Wednesday, July 18, 2007

Ave atque vale.

Last summer I took my first Greek course at UC Berkeley. For ten weeks we did nothing but study Greek, day and night; and we went from not even knowing the alphabet to reading Euripides (propped up at every turn by the Middle Liddell, but still). It was intoxicating. Our GSI led her little phalanx through the Swamp of Accents, over the tricky pass of Conditional Sentences, and across the burning plains of the Athematic Verb, chewing through a textbook the size of a telephone directory. The rank and file loved her, for she was everything a teacher/commander should be. I regretted, afterwards, that I hadn't gotten to know Corinne better - I did the typical introvert thing and hero-worshiped her from a distance, while my more confident classmates became fast friends with her. I did make one lasting friend from the workshop, though. I called her a few days ago to chat. She had to break the news to me: Corinne was dead. She had been hit by a car while she was riding her bicycle in Walnut Creek.

"Only 26 years old, she was obviously a woman of extraordinary brilliance, having graduated summa cum laude from Harvard at the age of 20, while simultaneously being awarded a Harvard master's degree. Having taught at Harvard, I can attest that in this age of grade inflation, Harvard still guards the honor of summa degrees rather closely. The honor is reserved for those who qualify as one of the finest minds of their generation, in essence."

- American Thinker.

Why did I have to learn all of this now? She studied with Fr. Foster when she was in her teens. She gave the Latin oration at the Commencement when she graduated from Harvard. She... It's not that knowing what a prodigy she was changes my feelings about her; it just makes her death that much harder to take, that's all.

On her blog she snarkily described herself as a "pissy feminist Ph.D. candidate and proud." She had a lot to be proud of, and she was making her way in a very male-dominated world, but I've never had a teacher who was more unpretentious. She had a way of explaining concepts as though she had just discovered them herself and was still luxuriating in that "Ohhhhh!" moment. I remember her defining participles as "adjectives with verb superpowers," pausing to think about it, and then saying, "or maybe... 'adjectives on crack'." She called Euboea 'Happy Cow Island' and baked us cookies and she had this cute way of saying "ohhhhhmega." Remember that "Fragment of a Greek Tragedy" I blogged about? I first read it on a handout she made for us. One day near the end of the course, she had us decipher the first page of the Greek translation of Harry Potter and the Philosopher's Stone (which begins Δούρσλειος καὶ ἠ γυνὴ ἐνῴκουν τῇ τετάρτῃ οἰκία τῇ τῆς τῶν μυρσίνων ὁδοῦ, in case you were curious). She could explain the most abstruse ideas simply.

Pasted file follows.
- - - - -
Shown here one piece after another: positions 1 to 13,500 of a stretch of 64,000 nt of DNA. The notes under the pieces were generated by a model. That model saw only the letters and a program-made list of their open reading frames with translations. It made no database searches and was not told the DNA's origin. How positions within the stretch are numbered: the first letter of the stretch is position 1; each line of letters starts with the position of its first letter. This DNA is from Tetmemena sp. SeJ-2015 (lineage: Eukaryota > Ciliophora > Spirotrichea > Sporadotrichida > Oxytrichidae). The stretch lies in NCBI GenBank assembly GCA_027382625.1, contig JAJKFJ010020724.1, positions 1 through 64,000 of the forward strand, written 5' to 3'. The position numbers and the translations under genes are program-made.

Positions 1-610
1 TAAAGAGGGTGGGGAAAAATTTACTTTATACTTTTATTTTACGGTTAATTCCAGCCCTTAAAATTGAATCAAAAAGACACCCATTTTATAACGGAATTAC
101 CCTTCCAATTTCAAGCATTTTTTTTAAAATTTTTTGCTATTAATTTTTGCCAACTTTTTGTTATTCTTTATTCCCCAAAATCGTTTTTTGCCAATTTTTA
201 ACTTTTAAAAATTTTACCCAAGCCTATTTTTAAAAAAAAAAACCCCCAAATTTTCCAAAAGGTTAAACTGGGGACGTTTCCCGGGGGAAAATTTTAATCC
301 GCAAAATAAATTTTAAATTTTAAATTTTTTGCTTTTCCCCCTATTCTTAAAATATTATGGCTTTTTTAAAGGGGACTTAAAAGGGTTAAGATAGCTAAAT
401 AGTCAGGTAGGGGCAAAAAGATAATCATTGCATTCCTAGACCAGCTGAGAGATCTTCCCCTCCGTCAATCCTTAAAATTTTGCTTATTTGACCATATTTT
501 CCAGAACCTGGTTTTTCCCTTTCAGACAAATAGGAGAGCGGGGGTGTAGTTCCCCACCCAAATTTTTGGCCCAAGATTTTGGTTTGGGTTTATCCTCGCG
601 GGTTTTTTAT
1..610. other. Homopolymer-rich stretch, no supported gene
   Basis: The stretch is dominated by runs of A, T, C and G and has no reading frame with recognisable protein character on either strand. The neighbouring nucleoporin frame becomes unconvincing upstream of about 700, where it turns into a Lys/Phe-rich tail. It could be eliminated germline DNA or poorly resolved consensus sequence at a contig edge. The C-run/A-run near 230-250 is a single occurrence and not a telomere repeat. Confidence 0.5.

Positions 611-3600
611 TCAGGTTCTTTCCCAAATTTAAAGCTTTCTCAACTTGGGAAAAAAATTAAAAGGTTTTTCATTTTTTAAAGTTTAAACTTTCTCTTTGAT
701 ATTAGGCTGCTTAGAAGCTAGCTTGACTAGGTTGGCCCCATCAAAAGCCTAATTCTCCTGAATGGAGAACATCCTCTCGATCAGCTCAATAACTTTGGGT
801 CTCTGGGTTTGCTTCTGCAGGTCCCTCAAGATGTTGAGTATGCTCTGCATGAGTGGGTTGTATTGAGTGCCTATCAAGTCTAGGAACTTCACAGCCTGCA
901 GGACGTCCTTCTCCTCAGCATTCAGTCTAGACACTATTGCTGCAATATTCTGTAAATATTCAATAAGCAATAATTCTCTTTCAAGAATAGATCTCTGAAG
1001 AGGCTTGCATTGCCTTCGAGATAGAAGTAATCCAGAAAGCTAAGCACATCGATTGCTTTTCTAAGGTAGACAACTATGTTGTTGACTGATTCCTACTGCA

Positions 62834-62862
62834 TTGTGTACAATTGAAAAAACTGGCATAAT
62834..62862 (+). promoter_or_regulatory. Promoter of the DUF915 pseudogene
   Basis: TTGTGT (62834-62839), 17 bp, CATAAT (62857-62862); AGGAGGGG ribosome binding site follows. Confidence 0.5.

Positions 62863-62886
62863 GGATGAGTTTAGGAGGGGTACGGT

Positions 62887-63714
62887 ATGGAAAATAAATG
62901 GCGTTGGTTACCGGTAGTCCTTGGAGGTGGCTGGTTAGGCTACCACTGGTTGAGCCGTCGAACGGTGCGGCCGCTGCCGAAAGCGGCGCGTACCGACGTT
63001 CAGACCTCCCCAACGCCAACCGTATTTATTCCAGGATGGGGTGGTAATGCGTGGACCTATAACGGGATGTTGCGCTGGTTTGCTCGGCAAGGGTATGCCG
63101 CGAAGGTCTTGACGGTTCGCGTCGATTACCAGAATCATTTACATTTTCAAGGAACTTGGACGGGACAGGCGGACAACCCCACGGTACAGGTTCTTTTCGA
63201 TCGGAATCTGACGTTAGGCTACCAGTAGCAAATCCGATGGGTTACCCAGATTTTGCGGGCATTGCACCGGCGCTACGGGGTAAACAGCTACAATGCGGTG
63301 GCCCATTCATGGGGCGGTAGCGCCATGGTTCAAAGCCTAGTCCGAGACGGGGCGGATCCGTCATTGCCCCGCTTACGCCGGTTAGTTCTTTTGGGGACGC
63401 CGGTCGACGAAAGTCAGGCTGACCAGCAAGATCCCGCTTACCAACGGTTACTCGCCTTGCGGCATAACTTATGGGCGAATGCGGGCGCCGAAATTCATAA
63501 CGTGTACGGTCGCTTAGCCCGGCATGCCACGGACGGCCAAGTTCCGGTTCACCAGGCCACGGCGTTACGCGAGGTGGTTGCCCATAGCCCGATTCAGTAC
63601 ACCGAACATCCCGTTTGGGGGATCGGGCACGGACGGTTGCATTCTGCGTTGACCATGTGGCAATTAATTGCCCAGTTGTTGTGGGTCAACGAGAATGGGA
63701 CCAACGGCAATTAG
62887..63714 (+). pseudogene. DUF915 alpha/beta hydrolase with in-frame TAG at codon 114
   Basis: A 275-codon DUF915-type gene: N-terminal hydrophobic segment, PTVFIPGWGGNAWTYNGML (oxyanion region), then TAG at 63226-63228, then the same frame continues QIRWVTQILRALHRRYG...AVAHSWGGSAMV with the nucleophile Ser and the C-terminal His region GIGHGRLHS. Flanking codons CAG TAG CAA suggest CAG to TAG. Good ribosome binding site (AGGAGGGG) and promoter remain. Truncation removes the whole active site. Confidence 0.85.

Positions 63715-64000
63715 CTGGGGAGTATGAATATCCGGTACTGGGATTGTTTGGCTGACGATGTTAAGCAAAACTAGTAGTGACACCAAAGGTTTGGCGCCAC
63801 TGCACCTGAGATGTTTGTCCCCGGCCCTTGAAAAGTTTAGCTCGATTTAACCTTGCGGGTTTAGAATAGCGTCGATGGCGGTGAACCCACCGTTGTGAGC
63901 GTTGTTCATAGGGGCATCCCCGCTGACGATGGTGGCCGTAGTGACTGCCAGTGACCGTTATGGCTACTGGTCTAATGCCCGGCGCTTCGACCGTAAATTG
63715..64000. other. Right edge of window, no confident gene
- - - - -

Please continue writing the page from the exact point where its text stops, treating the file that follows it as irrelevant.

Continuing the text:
At first glance she was an elfin sort of person, with her short dark hair and glinting eyes. She wore thick black glasses, as if to make herself look fiercer. She was perfectly unapologetic about her California accent, calling it "my dialect." This was encouraging to me, as I am an irredeemable valley girl. (I may use certain annoying particles when I speak <μὲν> , but at least I never employ them in my writing < /δὲ> .) But her slightness and chirpiness were deceptive - she was as athletic in her body as she was in her mind. She was always out cycling, and she was about to win her black belt in karate. (Once she told us about the previous day's ride, through the hills above Berkeley, and how she had wanted to see the "fire goats." With a kind of Chestertonian delight, she told us that she had seen the nimble little αἴγες standing in trees!)

If you click on her cartoon at the top of the post, it will take you to her page on the Berkeley site. I thought I might get to visit her this summer - but no. It's worse for my friend from the program, because she is a regular Berkeley student, and she continued to grow closer to Corinne after the summer workshop. Please pray for Corinne and for her family.

Arturo the Sarabite also learned from Corinne, and he has written a poem for her. He says what I wish I could say.

Music for Buses – V


Arturo Vásquez

For Corinne Crawford

I decided to take the bus
To where it ended-
Beyond familiar stops
And faces of those
Who tread wearily
On newspaper-covered floors.

I decided not to get off
At my stop
But continue to that place
Where I could see worry,
Tiny and shivering,
There below-
And I could guide the sun
With a sigh
And love all
The smallness of things.

I decided no longer to feed
The cares of the day,
But finally to get off
Near the last sign
That meant the flowing of sunset
And the end of the line,

Where waters lap on
Memory’s shore,
And once again you
Fold up the night
Like a note scrawled in affection,
And there, with courage
And gentleness,
Take flight.

I decided to take the bus
To where it ended-
To see you off
As you walked away-
Since you had brightness of heart
That belongs to so few,
May the heavens possess your soul
And the earth lie light on you.

Esto perpetua, Corinna.

1 comment:

Anonymous said...

I was a friend of Corinne's at Berkeley. Thank you for writing about her. What you said was beautiful. I think of her every day.